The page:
Good News, for Men Only

Good news for men who have saved in the new pension funds: There is a very good possibility that their pensions will rise in the near future.

This is a result of the rise in life expectancy, along with the intentions of the Finance Ministry's supervisor of pensions to update the old actuarial tables used by the pension funds to correct for recent changes in death rates and life expectancy.

But at the same time, the situation for women is less rosy. Their pensions are expected to go down after the changes take effect.

The treasury has been considering a review of actuarial tables for more than a year. The decision to update them due to rising life expectancy has already been made.

Until now the assumption had always been that the increase in life expectancy would lower pensions across the board - logic would seem to dictate that the longer you live after retirement, then the same total amount of pension savings would have to be divided over a greater number of years of life. And so the smaller the monthly pension.

But it turns out that greater life expectancy also has another effect, one that offsets the first.

It also reduces the probability that a pension fund member will die young, before reaching retirement age.

In that case the pension funds need to spend less on life insurance for dependents, and a larger amount of the fund's income can be used for savings and investment instead of buying life insurance.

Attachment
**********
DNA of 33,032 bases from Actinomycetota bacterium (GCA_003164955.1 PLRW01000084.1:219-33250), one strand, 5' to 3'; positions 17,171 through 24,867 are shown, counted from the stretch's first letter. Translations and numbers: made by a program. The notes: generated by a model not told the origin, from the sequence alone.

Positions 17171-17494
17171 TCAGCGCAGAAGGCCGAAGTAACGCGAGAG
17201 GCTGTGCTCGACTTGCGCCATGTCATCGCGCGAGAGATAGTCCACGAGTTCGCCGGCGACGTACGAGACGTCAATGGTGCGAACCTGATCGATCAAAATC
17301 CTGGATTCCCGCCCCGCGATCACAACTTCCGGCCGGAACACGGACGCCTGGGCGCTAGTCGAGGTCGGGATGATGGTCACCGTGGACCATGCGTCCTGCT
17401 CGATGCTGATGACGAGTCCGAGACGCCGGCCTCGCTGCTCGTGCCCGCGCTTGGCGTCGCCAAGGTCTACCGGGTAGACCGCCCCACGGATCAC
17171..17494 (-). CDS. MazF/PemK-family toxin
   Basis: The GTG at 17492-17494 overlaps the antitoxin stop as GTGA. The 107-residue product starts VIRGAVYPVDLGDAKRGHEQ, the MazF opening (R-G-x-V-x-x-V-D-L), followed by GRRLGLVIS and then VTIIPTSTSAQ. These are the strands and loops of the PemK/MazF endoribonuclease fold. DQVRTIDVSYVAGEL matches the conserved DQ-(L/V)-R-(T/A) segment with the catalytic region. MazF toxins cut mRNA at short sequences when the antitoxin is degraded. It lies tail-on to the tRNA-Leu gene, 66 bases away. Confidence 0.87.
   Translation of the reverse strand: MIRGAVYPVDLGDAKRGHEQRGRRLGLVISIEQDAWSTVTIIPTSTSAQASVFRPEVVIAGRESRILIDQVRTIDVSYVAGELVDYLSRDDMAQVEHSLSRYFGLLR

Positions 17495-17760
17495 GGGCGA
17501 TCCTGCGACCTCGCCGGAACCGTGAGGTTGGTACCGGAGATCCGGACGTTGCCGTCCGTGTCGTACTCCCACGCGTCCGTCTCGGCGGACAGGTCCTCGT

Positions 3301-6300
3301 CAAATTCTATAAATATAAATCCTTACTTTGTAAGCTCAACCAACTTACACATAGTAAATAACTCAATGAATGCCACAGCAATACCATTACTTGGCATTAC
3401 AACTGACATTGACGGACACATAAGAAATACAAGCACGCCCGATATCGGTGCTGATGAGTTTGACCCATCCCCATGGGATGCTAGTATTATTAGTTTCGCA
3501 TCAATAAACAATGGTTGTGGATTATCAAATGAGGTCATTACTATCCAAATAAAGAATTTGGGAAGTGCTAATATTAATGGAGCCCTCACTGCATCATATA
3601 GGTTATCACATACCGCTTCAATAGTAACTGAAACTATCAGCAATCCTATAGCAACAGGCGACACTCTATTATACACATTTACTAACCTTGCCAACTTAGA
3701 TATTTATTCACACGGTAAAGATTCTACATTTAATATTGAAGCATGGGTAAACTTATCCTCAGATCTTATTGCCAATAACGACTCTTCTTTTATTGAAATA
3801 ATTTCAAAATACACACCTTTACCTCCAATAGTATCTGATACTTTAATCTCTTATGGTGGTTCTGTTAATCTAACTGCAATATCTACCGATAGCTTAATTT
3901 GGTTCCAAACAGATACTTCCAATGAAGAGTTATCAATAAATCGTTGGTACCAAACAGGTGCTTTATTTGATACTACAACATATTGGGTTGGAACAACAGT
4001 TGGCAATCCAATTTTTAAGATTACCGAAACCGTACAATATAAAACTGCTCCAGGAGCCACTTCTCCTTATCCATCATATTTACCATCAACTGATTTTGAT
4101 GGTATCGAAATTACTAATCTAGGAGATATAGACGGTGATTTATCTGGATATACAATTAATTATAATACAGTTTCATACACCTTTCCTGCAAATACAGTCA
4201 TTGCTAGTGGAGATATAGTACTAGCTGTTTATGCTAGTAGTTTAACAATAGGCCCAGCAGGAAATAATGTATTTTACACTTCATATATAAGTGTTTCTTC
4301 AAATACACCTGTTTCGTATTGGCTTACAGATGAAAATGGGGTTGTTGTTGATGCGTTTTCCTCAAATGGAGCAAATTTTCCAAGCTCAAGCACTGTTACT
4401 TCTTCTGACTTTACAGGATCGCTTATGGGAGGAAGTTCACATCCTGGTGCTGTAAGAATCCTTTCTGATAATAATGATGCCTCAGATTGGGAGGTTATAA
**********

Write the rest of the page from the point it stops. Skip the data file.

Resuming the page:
Increased savings and investments by the fund mean more money for pensions when the member actually retires.

Longer life expectancy, therefore, actually will increase the amount saved for pensions, even though it also means dividing this sum up over a greater number of years.

While the two factors offset each other somewhat, the effective result depends significantly on the number of years left before retirement, combined with expected life span.

Young members, who have a long time till retirement, have the best chance of benefiting from the change; while older people, closer to retirement, can expect to see their pensions cut.

Men also have an advantage over women, since men have lower life expectancies.

The most likely scenario is that most men who save for their retirement in one of the new pension funds will see their monthly pensions go up. Women will probably suffer the opposite effect - most women in these funds will see their monthly pensions cut.

In response to this report, the Finance Ministry said that the examination of the use of the new actuarial tables by the pension funds, as well as the effects of such a change, is still ongoing, and declined to comment for now.